myth of dracula

Throughout the 14th and 15th centuries Wallachia and Moldavia offered strong resistance to Ottoman Empire expansion towards Europe.

During this struggle the prince of Wallachia, Vlad Tepes (known as the Impaler, because he rarely ate a meal without a Turk writheing on a stake in front of him), became a hero; he later became associated with Dracula (Lonely Planet) and made famous by Bram Stoker's Book - an Englishman that had never visited Transylvania.

Dracula history

Dracula was born in 1431 in the Transylvanian city of Sighisoara (old roman Castrum Rex). At that time Dracula's father, Vlad II Dracul, was living in exile in Transylvania. The house where Dracula was born is still standing in the citadel of Sighisoara.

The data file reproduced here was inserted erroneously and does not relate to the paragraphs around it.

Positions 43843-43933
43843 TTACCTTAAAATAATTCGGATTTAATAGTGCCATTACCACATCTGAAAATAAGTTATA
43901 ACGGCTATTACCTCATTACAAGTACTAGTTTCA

(Vlad the Impaler - Journal of the Dark)

Vlad became quite known for his brutal punishment techniques. He often ordered people to be skinned, boiled, decapitated, blinded, strangled, hanged, burned, roasted, hacked, nailed, buried alive, stabbed, etc. He also liked to cut off noses, ears, sexual organs and limbs.

But his favorite method was impalement on stakes, hence the surname "Tepes" which means "The Impaler" in the Romanian language. Even the Turks referred to him as "Kaziglu Bey," meaning "The Impaler Prince." It is this technique he used in 1457, 1459 and 1460 against Transylvanian merchants who had ignored his trade laws.

The raids he led against the German Saxons of Transylvania were also acts of proto-nationalism in order to protect and favour the Wallachian commerce activities.

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